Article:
Database aims to up use of female experts in press

NEW YORK: A new online database of female experts seeks to erase the disparity of women's representation in the media by offering resources to journalists.

NEW YORK: A new online database of female experts seeks to erase the disparity of women's representation in the media by offering resources to journalists.

Developed by The White House Project, Fenton Communications, and the Women's Funding Network, SheSource. org currently features 75 women experts - from the local and national level - in a variety of subject areas, including crime, education, politics, environment, and the economy. Additional experts will be added each week.

Lisa Witter, EVP and GM of Fenton, said that, about two or three years ago, the firm noticed a discrepancy in the amount of female experts being quoted in the media.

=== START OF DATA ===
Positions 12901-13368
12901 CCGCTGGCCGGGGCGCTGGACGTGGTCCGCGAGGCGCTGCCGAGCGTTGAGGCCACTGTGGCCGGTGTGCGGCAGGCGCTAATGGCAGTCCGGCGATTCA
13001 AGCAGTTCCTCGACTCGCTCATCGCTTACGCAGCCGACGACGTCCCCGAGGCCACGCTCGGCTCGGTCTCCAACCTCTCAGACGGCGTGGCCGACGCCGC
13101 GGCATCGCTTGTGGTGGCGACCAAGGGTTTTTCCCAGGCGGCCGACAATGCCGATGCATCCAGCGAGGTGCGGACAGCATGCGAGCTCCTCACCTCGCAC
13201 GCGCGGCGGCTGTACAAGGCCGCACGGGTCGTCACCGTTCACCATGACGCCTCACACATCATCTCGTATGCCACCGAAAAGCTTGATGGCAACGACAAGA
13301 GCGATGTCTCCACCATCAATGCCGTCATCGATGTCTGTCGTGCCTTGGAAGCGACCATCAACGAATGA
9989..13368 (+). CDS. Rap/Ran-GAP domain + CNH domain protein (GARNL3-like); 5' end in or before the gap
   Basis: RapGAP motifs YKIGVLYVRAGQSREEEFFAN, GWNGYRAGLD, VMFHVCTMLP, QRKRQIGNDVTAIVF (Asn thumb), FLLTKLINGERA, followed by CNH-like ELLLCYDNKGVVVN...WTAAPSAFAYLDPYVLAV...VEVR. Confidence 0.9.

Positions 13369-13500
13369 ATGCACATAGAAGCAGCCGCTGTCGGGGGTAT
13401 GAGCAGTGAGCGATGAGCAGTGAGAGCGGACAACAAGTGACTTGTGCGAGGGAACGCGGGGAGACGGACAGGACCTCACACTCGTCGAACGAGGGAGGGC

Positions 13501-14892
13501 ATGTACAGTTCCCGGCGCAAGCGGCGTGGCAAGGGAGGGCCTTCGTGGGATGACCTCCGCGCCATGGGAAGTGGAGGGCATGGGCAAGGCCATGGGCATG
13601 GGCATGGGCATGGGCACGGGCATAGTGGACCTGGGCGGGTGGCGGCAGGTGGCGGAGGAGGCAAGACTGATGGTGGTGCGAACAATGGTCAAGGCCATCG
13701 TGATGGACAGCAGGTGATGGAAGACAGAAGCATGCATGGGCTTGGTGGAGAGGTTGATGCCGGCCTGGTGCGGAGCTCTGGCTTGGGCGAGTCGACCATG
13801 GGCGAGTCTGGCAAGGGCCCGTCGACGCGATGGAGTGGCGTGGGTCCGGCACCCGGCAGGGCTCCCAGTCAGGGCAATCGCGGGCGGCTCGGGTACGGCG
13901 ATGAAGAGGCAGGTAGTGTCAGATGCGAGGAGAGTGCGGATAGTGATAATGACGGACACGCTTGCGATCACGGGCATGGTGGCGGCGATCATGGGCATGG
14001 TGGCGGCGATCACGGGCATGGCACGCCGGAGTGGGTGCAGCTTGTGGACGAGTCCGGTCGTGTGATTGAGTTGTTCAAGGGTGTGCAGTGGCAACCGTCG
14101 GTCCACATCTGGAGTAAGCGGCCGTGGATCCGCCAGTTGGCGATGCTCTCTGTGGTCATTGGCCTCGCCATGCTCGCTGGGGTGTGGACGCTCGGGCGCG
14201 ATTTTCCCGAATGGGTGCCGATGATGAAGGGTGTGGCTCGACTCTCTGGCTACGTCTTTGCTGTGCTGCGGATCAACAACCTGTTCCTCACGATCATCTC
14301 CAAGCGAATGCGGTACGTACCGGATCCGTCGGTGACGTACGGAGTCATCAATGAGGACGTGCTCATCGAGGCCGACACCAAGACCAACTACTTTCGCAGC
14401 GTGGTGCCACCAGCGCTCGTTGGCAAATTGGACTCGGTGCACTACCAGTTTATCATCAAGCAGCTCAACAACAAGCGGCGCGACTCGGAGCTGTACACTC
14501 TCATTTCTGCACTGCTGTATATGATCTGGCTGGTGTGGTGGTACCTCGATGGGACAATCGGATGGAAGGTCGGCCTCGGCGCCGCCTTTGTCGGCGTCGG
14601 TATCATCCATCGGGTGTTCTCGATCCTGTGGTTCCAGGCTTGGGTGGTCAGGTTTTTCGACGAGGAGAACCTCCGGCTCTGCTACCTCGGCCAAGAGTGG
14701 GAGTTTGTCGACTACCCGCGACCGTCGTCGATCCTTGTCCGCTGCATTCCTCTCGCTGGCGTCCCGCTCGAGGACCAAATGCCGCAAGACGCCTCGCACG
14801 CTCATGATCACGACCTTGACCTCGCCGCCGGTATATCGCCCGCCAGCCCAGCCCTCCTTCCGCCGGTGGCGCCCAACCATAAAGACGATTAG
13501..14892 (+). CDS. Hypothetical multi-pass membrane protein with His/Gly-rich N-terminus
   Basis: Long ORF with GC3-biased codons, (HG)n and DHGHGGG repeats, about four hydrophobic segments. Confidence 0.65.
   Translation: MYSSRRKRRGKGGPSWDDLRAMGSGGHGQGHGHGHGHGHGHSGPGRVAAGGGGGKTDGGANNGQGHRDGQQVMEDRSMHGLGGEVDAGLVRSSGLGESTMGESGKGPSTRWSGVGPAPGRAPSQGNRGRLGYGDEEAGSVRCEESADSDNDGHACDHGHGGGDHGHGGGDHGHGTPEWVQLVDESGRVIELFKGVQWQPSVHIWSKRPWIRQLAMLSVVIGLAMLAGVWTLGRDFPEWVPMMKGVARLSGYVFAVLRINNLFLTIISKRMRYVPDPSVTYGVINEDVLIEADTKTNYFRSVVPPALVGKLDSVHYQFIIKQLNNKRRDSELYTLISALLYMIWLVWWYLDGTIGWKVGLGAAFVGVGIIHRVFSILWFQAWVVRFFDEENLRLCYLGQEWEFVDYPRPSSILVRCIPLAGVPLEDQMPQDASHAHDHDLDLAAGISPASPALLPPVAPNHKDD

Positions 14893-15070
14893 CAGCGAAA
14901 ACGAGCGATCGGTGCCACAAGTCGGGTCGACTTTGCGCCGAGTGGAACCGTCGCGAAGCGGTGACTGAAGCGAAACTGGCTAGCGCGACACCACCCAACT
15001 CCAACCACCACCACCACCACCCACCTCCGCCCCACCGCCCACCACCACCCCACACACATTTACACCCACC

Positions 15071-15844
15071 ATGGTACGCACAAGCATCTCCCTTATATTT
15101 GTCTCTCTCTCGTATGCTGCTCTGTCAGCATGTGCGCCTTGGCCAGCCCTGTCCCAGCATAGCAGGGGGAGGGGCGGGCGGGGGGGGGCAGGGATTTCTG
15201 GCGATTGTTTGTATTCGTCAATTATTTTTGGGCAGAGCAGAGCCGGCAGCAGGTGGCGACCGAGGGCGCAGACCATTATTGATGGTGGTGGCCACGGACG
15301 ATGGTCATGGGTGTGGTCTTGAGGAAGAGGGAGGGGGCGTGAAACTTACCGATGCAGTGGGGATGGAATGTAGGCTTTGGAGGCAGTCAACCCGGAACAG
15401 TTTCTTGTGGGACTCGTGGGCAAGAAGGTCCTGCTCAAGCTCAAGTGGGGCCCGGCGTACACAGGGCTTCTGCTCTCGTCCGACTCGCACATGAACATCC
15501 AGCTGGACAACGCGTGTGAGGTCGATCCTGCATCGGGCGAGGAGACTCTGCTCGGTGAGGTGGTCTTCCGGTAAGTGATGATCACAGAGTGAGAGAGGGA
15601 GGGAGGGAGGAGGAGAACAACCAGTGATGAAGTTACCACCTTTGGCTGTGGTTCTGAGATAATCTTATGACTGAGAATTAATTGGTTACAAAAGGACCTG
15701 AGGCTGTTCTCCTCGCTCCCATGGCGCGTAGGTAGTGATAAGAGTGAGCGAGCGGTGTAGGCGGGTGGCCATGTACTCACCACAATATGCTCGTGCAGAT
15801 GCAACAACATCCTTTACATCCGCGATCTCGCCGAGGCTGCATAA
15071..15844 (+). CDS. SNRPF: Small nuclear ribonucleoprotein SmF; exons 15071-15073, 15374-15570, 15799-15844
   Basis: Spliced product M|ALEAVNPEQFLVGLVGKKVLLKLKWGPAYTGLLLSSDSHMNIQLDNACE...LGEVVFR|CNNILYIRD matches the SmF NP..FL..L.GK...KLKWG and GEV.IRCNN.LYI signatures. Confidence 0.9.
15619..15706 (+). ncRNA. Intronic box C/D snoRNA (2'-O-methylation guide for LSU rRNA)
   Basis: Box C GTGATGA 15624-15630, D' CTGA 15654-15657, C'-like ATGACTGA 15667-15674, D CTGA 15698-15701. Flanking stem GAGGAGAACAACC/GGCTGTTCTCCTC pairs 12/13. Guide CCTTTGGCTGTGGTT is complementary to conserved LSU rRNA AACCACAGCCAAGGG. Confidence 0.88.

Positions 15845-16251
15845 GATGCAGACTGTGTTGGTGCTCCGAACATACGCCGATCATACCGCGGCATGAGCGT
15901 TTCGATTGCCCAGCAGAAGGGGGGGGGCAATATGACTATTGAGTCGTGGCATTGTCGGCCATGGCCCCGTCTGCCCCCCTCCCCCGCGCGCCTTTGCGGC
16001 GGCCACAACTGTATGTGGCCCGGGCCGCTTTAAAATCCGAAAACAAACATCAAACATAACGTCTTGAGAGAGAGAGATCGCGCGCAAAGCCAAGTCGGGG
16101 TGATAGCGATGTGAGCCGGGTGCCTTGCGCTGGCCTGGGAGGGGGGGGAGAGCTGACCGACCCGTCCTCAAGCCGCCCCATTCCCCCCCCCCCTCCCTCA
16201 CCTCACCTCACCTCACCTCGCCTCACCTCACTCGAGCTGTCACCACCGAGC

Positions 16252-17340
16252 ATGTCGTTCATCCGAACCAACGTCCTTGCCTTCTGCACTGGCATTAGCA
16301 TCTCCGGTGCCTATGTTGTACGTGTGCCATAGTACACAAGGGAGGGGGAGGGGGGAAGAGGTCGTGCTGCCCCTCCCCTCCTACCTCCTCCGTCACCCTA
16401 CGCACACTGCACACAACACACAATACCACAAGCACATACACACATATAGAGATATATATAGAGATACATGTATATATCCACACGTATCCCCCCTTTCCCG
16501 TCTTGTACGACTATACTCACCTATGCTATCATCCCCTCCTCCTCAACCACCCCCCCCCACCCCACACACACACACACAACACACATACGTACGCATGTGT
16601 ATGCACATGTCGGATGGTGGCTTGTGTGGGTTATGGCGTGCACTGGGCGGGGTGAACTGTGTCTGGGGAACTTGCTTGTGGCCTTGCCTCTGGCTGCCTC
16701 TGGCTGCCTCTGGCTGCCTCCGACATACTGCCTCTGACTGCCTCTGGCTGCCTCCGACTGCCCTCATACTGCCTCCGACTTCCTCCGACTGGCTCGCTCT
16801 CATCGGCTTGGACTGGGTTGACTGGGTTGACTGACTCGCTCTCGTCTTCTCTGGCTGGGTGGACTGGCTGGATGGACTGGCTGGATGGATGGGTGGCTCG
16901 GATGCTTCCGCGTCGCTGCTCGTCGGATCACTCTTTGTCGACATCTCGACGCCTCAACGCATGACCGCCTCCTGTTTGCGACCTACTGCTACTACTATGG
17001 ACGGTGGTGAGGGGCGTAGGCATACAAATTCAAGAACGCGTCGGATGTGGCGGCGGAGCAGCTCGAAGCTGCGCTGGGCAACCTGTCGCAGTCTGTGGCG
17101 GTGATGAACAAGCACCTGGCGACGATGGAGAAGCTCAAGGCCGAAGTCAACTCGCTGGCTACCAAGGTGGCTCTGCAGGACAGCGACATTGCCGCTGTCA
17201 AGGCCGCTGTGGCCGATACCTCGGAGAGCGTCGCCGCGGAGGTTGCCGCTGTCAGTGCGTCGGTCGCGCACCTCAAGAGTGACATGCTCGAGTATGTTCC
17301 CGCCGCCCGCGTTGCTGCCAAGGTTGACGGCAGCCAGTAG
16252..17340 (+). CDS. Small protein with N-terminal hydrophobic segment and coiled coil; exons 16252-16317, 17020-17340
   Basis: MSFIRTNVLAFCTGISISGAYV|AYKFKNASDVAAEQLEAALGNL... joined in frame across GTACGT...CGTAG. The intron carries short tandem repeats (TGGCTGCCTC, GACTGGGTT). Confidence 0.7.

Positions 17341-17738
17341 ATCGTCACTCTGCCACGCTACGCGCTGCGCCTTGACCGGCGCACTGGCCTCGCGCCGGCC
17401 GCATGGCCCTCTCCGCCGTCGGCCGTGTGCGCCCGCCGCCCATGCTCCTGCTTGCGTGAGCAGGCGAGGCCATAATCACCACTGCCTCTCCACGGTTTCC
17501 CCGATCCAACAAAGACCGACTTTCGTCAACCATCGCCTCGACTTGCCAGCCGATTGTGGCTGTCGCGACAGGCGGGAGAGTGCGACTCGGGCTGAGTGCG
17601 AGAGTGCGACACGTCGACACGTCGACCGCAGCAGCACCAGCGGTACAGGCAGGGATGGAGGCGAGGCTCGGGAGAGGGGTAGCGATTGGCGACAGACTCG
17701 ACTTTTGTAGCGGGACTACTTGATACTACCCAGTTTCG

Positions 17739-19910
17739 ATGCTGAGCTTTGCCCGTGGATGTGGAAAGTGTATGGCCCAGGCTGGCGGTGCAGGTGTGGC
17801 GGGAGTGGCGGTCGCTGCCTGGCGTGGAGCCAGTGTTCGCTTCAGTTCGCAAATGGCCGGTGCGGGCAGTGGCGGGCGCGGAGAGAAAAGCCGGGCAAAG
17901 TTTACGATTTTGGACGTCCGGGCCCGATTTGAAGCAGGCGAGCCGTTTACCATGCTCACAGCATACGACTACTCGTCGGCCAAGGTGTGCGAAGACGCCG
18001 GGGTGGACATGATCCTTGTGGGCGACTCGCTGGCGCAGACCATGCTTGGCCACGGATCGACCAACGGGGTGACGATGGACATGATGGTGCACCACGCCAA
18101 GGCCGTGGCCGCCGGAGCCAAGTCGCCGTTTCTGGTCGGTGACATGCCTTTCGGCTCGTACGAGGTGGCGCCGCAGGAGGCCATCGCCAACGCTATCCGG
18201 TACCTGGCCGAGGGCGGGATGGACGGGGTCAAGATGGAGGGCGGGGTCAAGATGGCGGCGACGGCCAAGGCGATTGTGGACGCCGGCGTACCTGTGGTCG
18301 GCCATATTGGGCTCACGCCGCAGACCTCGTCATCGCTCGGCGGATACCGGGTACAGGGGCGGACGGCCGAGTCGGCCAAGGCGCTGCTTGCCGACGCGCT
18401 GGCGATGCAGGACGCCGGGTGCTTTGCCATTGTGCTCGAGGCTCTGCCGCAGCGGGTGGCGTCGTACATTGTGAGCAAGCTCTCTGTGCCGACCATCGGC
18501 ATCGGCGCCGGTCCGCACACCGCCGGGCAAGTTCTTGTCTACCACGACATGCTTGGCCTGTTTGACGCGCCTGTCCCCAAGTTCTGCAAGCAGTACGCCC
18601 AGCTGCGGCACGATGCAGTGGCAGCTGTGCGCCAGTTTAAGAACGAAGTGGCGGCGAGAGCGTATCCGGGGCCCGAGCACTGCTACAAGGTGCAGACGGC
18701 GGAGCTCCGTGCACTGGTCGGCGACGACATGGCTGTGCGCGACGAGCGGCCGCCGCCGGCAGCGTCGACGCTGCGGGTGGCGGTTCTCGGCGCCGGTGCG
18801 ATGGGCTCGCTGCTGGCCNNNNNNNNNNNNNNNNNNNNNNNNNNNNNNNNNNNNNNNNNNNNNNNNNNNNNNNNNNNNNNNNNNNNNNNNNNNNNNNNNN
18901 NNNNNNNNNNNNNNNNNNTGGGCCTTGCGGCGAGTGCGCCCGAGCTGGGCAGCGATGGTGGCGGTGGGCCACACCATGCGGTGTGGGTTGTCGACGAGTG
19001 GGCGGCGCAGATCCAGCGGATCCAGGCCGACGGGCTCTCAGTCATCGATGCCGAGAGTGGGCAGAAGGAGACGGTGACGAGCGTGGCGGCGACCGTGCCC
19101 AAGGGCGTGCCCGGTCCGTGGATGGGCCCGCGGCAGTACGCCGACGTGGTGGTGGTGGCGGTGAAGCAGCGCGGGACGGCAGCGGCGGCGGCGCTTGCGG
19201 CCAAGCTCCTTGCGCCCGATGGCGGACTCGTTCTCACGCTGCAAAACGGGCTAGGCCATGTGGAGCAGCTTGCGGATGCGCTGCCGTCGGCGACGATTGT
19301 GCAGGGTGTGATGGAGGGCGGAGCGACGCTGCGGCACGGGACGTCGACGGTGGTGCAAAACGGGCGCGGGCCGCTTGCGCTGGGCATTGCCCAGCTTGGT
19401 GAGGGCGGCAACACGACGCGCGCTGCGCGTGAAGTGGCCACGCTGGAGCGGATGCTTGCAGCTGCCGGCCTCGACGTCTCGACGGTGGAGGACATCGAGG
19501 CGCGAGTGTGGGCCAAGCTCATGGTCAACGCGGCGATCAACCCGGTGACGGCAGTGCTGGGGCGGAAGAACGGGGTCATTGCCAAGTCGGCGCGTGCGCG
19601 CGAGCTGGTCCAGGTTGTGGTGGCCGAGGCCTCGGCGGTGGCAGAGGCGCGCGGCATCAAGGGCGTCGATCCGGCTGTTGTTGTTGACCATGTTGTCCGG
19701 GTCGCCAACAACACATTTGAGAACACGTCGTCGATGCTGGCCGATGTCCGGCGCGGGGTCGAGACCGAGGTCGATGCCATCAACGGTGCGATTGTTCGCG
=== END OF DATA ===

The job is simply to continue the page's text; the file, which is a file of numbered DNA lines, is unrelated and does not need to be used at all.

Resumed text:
Marie Wilson, president of The White House Project, noted that a recent study conducted by the organization shows that women make up only 14% of guests on morning news shows.

"The Sunday morning talk shows ... have an authority-setting effect," she said. "When women are not represented, it skews what people think about the number of women who are experts on the subjects."

Chris Grumm, president and CEO of Women's Funding Network, said the increased representation of women in the media could ultimately affect the public's perception of women.

"When the public sees women experts, they begin to see women in leadership in a different way," she said.

Witter said SheSource.org would soon include a breaking news section, with featured experts available to address the topic of the day or hour.

"We understand that journalists are often on tight deadlines, so we want to make their jobs as easy as possible," she said.

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